What was Jesus’ aims in sending the Holy Spirit? It was to reveal to us the relational nature of our connection with God. In a phrase, its “relational reliance.” When others questioned Jesus about his authority and power, in John 5:19-20, Jesus would reply by saying, I only do what I see my father doing.

Jesus’ invitation (in John 16:7) to partner with the Holy Spirit matters as much today as it did on Pentecost because what the Holy Spirit brings to us ordinary human beings, living our ordinary lives, coping daily with all of the ordinary ups and downs of life, is what we all desire: hope and freedom.

Hope, Freedom, and Liberation

Have you ever heard someone say, “That’s just the way the world is?” There is a hopelessness in that phrase, a sense of powerlessness. The fact that we can’t change the world on our own can lead to resignation; there is nothing I can do. Which is why we need relational reliance on the Holy Spirit. God says that with the Holy Spirit we can do something (Romans 8:26-27) and that we are never alone.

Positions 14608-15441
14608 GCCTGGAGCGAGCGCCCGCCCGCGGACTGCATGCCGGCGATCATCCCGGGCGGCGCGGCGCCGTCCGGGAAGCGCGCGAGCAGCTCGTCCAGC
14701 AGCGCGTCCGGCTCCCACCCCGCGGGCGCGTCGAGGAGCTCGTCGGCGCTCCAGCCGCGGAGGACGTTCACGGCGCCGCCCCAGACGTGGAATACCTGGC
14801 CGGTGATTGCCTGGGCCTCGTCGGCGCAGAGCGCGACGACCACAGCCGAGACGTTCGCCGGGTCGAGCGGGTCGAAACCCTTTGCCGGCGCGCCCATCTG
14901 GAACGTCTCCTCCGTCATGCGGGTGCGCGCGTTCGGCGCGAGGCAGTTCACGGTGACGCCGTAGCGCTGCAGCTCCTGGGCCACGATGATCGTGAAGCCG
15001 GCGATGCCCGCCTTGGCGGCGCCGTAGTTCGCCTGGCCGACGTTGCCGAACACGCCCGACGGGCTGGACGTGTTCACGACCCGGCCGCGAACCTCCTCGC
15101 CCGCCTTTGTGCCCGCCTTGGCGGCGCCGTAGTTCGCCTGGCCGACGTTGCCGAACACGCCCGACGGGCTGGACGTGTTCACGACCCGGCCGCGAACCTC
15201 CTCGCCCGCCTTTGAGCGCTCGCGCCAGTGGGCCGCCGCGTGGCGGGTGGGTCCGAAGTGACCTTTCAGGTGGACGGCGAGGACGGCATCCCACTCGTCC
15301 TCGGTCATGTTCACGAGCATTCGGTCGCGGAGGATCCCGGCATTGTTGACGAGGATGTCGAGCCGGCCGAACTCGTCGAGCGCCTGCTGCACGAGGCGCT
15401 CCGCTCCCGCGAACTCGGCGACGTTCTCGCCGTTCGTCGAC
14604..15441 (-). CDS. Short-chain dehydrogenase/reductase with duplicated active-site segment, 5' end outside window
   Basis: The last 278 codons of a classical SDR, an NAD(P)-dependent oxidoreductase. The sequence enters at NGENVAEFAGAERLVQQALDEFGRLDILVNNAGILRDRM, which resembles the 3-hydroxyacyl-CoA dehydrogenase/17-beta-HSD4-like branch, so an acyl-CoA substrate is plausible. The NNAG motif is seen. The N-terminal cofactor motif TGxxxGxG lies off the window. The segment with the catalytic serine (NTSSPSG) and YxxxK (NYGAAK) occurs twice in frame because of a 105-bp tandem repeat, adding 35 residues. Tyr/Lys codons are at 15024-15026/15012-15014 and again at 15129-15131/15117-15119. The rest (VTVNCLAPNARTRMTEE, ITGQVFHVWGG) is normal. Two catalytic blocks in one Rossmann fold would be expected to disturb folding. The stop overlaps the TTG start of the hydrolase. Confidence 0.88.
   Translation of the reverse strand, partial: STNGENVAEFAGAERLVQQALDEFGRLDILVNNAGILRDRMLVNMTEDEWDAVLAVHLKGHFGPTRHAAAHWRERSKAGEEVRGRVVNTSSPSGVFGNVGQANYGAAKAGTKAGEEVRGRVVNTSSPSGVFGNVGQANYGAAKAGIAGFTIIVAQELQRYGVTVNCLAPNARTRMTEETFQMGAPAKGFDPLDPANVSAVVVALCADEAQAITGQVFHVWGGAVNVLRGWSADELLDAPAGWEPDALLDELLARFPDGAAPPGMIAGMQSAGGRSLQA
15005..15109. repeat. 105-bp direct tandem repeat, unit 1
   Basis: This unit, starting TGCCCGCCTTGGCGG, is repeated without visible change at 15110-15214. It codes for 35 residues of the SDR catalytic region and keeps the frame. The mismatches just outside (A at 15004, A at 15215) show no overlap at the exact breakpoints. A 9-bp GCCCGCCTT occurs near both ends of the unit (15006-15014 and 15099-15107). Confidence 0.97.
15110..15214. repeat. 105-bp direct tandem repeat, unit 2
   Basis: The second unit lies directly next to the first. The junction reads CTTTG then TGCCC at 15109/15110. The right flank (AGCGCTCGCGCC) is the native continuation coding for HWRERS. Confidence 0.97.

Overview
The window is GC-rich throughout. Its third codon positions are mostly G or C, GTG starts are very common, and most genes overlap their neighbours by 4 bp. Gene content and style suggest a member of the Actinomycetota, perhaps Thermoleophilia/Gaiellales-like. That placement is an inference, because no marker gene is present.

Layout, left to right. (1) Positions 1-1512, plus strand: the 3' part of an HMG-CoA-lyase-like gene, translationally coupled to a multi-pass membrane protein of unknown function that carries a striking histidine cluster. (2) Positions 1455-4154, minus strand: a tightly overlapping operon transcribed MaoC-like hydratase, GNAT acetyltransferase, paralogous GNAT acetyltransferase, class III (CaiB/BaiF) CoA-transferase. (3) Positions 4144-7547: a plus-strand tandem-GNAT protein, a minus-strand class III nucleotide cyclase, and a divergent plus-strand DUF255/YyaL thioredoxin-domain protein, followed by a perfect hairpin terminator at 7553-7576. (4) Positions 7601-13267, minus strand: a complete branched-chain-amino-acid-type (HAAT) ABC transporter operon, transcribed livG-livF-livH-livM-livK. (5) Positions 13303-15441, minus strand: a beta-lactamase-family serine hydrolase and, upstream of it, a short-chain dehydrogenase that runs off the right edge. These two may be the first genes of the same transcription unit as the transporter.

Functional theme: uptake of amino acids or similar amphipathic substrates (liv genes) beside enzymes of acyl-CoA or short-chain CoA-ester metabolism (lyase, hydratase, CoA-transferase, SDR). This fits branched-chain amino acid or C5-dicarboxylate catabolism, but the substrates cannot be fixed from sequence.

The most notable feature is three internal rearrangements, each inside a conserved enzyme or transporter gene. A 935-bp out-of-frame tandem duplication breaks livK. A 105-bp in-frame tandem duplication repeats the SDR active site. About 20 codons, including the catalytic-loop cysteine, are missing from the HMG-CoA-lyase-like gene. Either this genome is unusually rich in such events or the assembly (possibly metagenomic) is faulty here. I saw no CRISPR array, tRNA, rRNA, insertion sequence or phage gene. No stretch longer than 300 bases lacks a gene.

And the Holy Spirit helps us in our weakness. For example, we don't know what God wants us to pray for. But the Holy Spirit prays for us with groanings that cannot be expressed in words. And the Father who knows all hearts knows what the Spirit is saying, for the Spirit intercedes for us believers in accordance with the will of God.

And God seems to be quite satisfied with a bunch of little somethings.

Embedded in the gospel message is a theology of liberation. Saint Paul, says as much in Galatians 5:1,